- Southwest: Culturally, this region also includes Northern Kentucky (where its main airport is located) and a tiny bit of Indiana due to the Cincinnati Metropolitan Area extending into both states.note Cincy has a slightly better reputation and economic outlook than Cleveland, which isn't saying much, but the city has a mediagenic glamor that most of Ohio lacks; quite a few TV shows, movies, and books are set here. It also has a solid counter-park to Cedar Point in Kings Island (both owned by the same company). Dayton is in this region as well, hometown of Wilbur and Orville Wright, inventors of the modern airplane (though their first flight was in Kitty Hawk, North Carolina). Several institutions are named after the Wright Brothers, including the city's main airport, and aviation technology is a big field here. It's also home to Union Terminal, an art-deco train station that was the artistic basis for the Hall of Justice (Cincy-based Taft Broadcasting owned Hanna-Barbera at the time, and several HB artists visited Taft's corporate headquarters, likely explaining the similarities). In a case of full-circle irony, stock footage of Union Terminal was used as a Hall of Justice-esque building by The CW's Arrowverse crossover event Invasion!.
- Southeast: Welcome to Coal Country. Sparsely populated, Southeast Ohio lacks an urban presence other than the college town of Athens. It is part of the larger Appalachia region and culturally has more in common with neighboring West Virginia than the rest of Ohio. Mining, natural gas, and lumbering are the order of the day. Unlike much of rural Ohio, this area was historically a Democratic stronghold thanks to the strength of the miners' unions, though clashes between the labor and environmentalist wings of the Democratic Party have pushed it (along with much of Appalachia) into the Republican camp. The region is also known for its beautiful scenery, as it is the only part of Ohio to avert The Mountains of Illinois trope (as most of the rest of Ohio was flattened by glaciers). Hiking, hunting, and camping are popular here.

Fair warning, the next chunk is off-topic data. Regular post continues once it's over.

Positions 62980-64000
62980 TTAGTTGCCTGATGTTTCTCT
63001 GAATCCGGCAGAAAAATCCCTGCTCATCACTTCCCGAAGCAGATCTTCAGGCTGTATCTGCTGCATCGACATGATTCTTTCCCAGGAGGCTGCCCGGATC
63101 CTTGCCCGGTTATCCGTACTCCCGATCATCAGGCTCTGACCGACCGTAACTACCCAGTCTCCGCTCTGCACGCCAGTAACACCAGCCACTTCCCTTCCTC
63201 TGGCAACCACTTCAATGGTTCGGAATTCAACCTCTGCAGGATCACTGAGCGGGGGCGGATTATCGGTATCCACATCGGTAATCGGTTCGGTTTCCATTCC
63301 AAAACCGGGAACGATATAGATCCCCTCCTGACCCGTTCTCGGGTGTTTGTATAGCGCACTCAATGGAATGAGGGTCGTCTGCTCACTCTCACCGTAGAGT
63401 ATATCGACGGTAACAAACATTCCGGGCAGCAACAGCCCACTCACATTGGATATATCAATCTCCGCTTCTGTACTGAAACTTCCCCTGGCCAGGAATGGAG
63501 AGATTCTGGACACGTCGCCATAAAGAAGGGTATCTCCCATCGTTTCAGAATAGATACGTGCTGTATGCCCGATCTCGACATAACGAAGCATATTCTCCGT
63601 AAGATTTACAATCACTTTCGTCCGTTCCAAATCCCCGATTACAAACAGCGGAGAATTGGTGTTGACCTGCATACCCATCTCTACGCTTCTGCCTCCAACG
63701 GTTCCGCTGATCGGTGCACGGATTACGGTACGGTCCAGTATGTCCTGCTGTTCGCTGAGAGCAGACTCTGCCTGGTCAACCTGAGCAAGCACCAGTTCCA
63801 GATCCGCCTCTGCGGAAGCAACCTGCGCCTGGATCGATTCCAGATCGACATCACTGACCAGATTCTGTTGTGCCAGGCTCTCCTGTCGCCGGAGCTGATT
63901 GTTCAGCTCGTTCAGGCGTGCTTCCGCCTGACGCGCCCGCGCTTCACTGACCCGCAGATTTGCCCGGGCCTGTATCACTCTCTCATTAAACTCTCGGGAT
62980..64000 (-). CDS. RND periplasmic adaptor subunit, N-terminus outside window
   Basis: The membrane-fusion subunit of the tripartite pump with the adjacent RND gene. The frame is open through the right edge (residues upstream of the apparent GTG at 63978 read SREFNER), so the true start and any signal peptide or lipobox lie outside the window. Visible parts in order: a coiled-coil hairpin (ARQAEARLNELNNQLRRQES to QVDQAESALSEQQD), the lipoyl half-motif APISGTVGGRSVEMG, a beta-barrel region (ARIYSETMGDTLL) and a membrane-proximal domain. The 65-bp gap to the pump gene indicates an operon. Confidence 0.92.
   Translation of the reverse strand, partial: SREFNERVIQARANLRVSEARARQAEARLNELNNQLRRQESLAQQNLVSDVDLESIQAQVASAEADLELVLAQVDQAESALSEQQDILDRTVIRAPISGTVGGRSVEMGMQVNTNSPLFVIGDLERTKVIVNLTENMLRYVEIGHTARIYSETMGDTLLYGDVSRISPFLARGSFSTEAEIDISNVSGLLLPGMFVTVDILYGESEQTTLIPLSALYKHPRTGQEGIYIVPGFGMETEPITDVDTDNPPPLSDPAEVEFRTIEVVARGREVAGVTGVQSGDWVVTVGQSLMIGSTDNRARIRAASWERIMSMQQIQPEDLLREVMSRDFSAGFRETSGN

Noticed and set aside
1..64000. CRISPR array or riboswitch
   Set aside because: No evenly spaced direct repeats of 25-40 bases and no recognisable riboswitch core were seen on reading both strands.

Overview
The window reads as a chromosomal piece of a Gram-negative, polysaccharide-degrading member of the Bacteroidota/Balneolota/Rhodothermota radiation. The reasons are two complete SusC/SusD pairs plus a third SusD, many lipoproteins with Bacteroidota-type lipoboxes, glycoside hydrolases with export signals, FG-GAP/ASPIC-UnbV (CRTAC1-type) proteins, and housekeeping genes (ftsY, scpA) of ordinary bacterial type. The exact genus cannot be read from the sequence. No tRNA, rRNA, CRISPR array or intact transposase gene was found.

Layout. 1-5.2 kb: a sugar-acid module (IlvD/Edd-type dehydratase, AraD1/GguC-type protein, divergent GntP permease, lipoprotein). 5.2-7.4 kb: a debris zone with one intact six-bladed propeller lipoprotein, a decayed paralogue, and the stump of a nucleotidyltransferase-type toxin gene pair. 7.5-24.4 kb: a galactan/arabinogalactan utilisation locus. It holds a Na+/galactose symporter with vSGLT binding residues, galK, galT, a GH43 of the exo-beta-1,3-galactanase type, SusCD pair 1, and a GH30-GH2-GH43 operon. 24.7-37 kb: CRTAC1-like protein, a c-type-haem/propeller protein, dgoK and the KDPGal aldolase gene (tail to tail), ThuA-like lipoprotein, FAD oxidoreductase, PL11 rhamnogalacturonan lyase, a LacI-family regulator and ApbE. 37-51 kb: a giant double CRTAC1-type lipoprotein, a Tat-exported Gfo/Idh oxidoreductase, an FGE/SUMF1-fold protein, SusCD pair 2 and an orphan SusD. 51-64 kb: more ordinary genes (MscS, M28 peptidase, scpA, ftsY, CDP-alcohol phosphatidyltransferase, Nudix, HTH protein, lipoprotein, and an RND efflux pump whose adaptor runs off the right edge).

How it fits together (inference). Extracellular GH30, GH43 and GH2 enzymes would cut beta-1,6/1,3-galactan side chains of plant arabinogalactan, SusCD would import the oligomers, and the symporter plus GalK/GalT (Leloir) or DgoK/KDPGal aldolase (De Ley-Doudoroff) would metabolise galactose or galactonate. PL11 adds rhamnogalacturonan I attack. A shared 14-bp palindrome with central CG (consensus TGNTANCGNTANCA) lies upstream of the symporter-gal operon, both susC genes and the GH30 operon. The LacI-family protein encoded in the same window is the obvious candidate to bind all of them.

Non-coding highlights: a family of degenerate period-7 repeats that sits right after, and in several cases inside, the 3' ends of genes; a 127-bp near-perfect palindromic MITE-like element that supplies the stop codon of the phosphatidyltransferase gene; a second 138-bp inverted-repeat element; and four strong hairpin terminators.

- Central: This region is essentially the Columbus Metro Area. As mentioned earlier, Columbus is an anomaly among Ohio cities. Its economy is centered around the state government and The Ohio State University, the largest college in the U.S. by enrollment, rather than any specific industry at the mercy of economic trends. Snarkier observers refer to Columbus as the world's largest college town, but on the other hand, it hasn't been subjected to the Midwest's usual woes. For this reason, along with the city's low cost of living and relatively low crime, Columbus is becoming increasingly attractive to young professionals looking to build their lives. In 2012, Columbus was chosen as the most gay-friendly city in the nation. It doesn't hurt that its Short North district is the most well-established Gayborhood in Ohio.
Notable PeoplePeople from Cleveland and Toledo (including their surrounding areas) can be found in those cities' pages.
- Roger Ailes, founder of Fox News Channel (Warren)
- Stephen Curry (born in Akron, but raised mainly in the Charlotte area)
- Devo (all members of the classic lineup were from Akron and the surrounding area)
- Clark Gable (born in Cadiz, raised mainly in the Akron area)
- James Garfield
- Lillian Gish (Springfield)
- Ulysses S. Grant
- Dave Grohl (Warren)
- Warren Harding
- Woody Harrelson (born in Texas, but spent his teen years in the Cincinnati area)
- Benjamin Harrison
- William Henry Harrison (born in Virginia, but spent most of his adult life in Ohio)
- Rutherford B. Hayes
- Chrissie Hynde, frontwoman of The Pretenders (Akron)
- LeBron James (born in Akron—in the same hospital as Steph, no less—but also raised there)
- John Legend (Springfield)
- Marilyn Manson (as in the person; born in Canton and raised in its suburbs)
- Dean Martin (Steubenville)
- William McKinley
- Jon Moxley (Cincinnati)
- Jack Nicklaus (Columbus)
- Sarah Jessica Parker (Nelsonville, not far from Athens)
- Luke Perry (born in Mansfield, raised nearby in Fredericktown)
- William Howard Taft
- 98 Degrees (Cincinnati)
- The Black Keys
- Tim Richmond
- Kevin Martin
- Agnes Moorehead(Went to college at Muskingum University and maintained a residence in Rix Mills)
- Sanguisugabogg (Columbus)
Works that feature Ohio (excluding works set in Cleveland since it has its own page):
- Anomalisa - The movie focuses on an author who is in Cincinnati for a customer service conference.
- Family Ties - Set in the suburbs of Columbus.
- Forgotten Ohio - An online collection of Ohio folklore and urban legends.
- Glee - Set in Lima, and numerous references are made to other Ohio cities.
- Ma - The town is never named, but all the cars have Ohio license plates.
- Rifts - Roughly 2/3 of the state are part of a vast untamed wilderness called The Federation of Magic which is named for the high concentration of magic users and ley lines present in the area. The southern half of Ohio in particular is also home to several important settlements such as the mage haven city of Dweomer.
- Shivers - An old Sierra game that takes place in a haunted museum in Mt. Pleasant.
- The Simpsons - A recent episode focuses on Skinner and Chalmers taking a road trip to an educator conference in Cincinnati. The titular city itself only appears near the very end but plays a very important role in the climax of the story.
- The Walking Dead - Most of the last major story arc takes place in a large Ohio settlement called The Commonwealth.
- WKRP in Cincinnati - A show that ran from the late 70s to early 80s about a radio station in Cincinnati.
- Wild Hogs - The movie opens in Cincinnati and features four middle-aged guys going on a cross country road trip on motorcycles.
Way to go Ohio.